by Elliott C. Blevins, Manager of Library & Information Services, Sandberg Phoenix & von Gontard, P.C.
I am not a national or international expert on anything much, but I have been a Law Librarian for over 20 years, and a member of AALL since 1992. It seems to me that in these harsh economic times, it is as important to focus on keeping your job as it is to work on improving the profession. When management starts looking for places to cut, the Library is seldom the last place they look. I have seen many articles about how to make sure that management knows the value of the Librarian, but it is also important that others in the firm know it. It is one thing to make sure that the managing partner and the firm administrator value you and your work, but they also answer to those partners who never come near the Library, and they may not value you very much at all.
Below is a list that I call 10 Survival Tips for Law Firm Librarians. There could be many others, of course, but these tips include ideas that often go unheeded, and, I think, may be at least part of the reason that some of my dearest colleagues are currently unemployed.
If you are interested, here they are:
10 Survival Tips for Law Firm Librarians
- When you leave your desk, always carry a notepad and pen, or a book, or both. If you are seen walking around the office with empty hands, someone is going to wonder why you’re not doing anything.
- Go to practice group meetings. Even if you don’t say anything, you will be there if anyone has questions, and you will know the direction the group is going. And some members of the group will appreciate the fact that you are there.
- Take advantage of training programs provided by publishers. Even if no one shows up, you will have let people know you are offering it, and they will remember.
- Start an email newsletter – announce new purchases, offer tips, anything – just make sure something is out there that reminds people that the Library – and you – are there.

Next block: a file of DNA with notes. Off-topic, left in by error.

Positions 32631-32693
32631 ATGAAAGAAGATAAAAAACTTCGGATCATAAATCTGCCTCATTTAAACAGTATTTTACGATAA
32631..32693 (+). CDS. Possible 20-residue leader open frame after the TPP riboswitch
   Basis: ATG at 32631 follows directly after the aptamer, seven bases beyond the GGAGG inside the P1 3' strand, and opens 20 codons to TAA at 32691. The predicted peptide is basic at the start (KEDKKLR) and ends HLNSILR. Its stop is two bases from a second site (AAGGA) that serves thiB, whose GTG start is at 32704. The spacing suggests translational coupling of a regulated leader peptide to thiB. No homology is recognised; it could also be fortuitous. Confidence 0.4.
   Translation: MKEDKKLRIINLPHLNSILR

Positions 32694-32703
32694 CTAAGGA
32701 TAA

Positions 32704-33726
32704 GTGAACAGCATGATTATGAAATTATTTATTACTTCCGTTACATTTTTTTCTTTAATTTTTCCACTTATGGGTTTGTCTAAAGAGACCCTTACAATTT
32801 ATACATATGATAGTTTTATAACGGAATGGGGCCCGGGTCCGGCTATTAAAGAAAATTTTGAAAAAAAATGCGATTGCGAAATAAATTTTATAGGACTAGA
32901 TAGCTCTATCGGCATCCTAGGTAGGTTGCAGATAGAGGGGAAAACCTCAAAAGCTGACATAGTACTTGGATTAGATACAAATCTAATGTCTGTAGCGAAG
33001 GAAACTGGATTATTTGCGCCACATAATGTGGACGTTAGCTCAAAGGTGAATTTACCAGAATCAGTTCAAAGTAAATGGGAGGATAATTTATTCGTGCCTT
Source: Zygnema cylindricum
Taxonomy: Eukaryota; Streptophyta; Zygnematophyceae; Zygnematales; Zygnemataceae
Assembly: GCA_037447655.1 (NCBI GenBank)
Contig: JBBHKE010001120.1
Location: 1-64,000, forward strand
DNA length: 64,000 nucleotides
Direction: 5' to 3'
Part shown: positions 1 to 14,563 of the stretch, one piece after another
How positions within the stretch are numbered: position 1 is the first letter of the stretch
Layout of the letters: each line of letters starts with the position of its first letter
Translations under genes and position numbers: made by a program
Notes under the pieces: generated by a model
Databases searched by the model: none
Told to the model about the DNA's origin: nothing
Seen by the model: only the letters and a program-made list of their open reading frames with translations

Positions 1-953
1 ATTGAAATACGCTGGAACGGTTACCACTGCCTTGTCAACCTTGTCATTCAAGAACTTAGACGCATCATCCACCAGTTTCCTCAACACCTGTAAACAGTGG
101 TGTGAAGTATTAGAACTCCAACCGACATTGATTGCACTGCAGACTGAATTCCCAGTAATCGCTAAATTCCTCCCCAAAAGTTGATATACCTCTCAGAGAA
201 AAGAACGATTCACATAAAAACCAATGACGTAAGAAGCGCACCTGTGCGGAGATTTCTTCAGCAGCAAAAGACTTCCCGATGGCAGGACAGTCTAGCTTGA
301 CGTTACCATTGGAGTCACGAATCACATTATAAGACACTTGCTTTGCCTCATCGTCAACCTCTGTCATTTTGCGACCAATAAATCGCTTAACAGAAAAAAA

- The best way to keep from having your budget arbitrarily cut is to share with practice group leaders what you are buying for them and how much you are spending. Practice Group Accountability is your safety net.
- Good PR is more important than good cataloging. Announcing free cookies in the Library during Library Week is quick and easy, but offering one month of free trial access to an online product will get you a lot further.
- Buy as much material in electronic format as possible, and use your name and/or your email address for passwords. Every time someone has to enter your email address to access the local law journal, they are reminded that you are important.
- Put together a manual of all the Library’s resources, both electronic and print, and share it with everyone who ever has reason to do research. And put your name on the front cover. Keep the sections handy in your document storage so that when someone emails you asking how to access a online product, you can attach the pages about a particular product to a return email. Fast and helpful.
- Most firms have at least a couple of partners who have trouble using their computers for anything but email. Make sure that they know that when they need help, you are there for them. Always. They won’t forget.
- Go to lunch with the attorneys and paralegals. Even those you have nothing in common with. You can talk about work. You can talk about what they need, and sometimes find out what you can offer that they didn’t even know they needed.